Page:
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We have a 2008 Tundra dbl cab that I only drive in town when necessary because of tight parking. Because of that we are leaning toward the shorter model.
The Promaster 136" wheelbase is about a foot shorter than a Tundra Double Cab with the regular bed, not the long bed. The 159" wheelbase is only 7 inches longer than the Tundra, and it is significantly easier to park. Promaster's turn very, very sharply compared to pickup trucks.


I'd say go drive a 159" and you will be impressed with how easy it is to drive.
 

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Welcome to the forum. Don’t even consider a 136 unless you like living on top of one another. The 159 is far more suited for camping for 2 people and just as easy to drive ;) (and park - added by Proeddie)
You'll miss that extra space that you don't get in a 136.

If I had purchased a 136 instead of a 159, the bathroom area, toilet, and fridge would have had no place to be! My wife would have not liked that at all...



Lots of ideas of what fits into what on our Floorplans thread: http://www.promasterforum.com/forum/showthread.php?t=53962

Although sometimes, even my 159 is a bit too small >:D

 

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Kind of depends on what you're after. My wife and I wanted a glorified tent. The 136 works well for us. Very easy to get around. Parallel parking in downtown Nashville was no problem. I don't think you'll be doing that with the 159 very often.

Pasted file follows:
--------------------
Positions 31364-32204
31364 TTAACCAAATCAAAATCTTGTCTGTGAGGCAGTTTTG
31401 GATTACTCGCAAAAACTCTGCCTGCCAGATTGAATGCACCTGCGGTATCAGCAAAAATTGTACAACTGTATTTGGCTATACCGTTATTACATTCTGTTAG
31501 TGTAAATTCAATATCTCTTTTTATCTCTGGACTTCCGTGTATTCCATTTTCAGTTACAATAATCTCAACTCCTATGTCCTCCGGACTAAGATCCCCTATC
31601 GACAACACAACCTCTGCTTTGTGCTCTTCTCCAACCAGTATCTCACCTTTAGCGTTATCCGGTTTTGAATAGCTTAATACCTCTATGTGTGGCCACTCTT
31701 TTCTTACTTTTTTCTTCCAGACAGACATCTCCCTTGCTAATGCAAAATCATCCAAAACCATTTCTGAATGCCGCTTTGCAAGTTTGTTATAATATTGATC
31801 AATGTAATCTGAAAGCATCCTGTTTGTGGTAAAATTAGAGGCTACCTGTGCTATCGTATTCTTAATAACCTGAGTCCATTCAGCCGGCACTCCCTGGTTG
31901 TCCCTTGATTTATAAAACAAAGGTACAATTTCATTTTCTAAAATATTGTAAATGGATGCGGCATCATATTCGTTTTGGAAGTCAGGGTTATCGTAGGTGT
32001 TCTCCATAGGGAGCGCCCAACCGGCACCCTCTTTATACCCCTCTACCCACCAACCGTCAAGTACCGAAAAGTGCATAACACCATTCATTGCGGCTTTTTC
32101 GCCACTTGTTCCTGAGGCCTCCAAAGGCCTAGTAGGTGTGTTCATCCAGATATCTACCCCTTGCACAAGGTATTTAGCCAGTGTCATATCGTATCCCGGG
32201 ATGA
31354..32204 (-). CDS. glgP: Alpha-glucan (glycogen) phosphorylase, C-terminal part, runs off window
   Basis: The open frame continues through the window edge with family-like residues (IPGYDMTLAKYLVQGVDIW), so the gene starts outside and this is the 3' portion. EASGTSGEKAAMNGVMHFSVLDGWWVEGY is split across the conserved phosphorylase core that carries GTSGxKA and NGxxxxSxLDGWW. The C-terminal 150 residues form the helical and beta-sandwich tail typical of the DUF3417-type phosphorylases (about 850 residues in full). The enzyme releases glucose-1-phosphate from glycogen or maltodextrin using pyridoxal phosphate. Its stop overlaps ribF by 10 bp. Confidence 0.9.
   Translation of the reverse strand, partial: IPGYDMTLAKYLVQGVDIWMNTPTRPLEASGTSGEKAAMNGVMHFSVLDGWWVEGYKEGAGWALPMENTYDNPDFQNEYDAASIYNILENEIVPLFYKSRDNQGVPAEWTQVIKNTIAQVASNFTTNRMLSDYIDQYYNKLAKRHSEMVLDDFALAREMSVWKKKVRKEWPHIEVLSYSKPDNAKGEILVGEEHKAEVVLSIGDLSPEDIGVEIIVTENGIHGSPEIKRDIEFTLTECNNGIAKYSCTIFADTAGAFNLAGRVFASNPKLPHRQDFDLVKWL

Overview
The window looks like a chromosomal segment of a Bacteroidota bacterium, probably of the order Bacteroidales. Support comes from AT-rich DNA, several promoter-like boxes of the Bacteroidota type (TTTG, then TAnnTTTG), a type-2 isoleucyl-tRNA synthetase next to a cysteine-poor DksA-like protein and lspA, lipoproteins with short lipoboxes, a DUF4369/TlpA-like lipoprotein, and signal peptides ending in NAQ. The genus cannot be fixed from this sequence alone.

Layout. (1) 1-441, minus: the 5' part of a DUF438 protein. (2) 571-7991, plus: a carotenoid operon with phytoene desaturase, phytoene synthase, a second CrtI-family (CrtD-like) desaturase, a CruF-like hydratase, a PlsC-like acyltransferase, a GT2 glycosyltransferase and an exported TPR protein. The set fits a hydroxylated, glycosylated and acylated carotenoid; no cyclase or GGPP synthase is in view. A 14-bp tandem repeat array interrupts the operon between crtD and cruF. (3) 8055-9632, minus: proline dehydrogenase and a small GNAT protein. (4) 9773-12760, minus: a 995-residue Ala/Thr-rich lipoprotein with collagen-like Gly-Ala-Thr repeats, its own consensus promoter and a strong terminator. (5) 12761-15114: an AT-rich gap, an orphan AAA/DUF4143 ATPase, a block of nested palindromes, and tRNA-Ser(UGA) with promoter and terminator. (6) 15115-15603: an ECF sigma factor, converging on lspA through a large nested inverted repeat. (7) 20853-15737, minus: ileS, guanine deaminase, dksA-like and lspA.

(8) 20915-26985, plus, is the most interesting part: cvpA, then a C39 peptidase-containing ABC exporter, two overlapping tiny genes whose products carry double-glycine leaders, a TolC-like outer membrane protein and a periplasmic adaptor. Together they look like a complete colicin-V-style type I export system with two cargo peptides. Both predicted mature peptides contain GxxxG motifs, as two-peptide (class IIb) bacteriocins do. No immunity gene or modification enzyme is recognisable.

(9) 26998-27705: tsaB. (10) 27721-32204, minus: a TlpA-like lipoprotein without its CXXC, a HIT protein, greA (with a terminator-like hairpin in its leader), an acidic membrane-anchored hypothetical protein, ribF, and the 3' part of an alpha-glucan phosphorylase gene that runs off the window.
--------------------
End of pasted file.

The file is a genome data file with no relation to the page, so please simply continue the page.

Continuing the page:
We have a sink, fridge and enough counter space. I could make a few changes to add a toilet if needed. I'd just need to move my water tanks under the van and widen the sink cabinet. We've been sleeping in tents and in the back of the subaru for 10 years now with no bathroom so we figured we'll be fine without it.

Sent from my SM-P900 using Tapatalk
 

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2014, 138WB, High Roof, Gas, SW MT
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Hi,
The 136 vs 159 for camper conversions gets debated a lot here -- with strong proponents for both.

We have a 136 conversion for the two of us, and it works fine for us -- just got back from a month long trip and we are still talking to each other :)

The 136 parks and drives and U-turns just like a car. Its a bit wider than a regular SUV and that can cause us to pass up a narrow parking space once in a while, but generally not an issue. I've gotten so I can parallel park the 136 PM easier than I can our Honda Pilot.
I'd test drive both lengths and try parking with both.

When doing a conversion, the 136 allows enough room for normal living for two, but not enough room to easily include a shower -- so, if shower is important, I'd go for the 159. Also if you are anticipating living in the van full time, I'd go for the 159 just for extra storage space.

A good step would be to look at floor layouts for your conversion -- there is a thread here that lists a bunch of them: http://www.promasterforum.com/forum/showthread.php?t=53962&highlight=floorplans

More on floorplans here: http://www.buildagreenrv.com/design-and-build-information-for-camper-vans/choosing-a-floor-plan/

You can go a step further and do a rough real mockup of a floorplan you like and "live" in it for a while. This can be as simple as tape on the floor, or some simple cardboard mockups of the beds, galley, ...
Its worth spending some time to make sure you get the best length for you.

Gary
 

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Parallel parking in downtown Nashville was no problem. I don't think you'll be doing that with the 159 very often.
We were on vacation last year in Charleston SC... they have a marketplace downrown... wall to wall traffic. I saw a parallel parking spot that a pickup truck had just left... dropped right in, easy!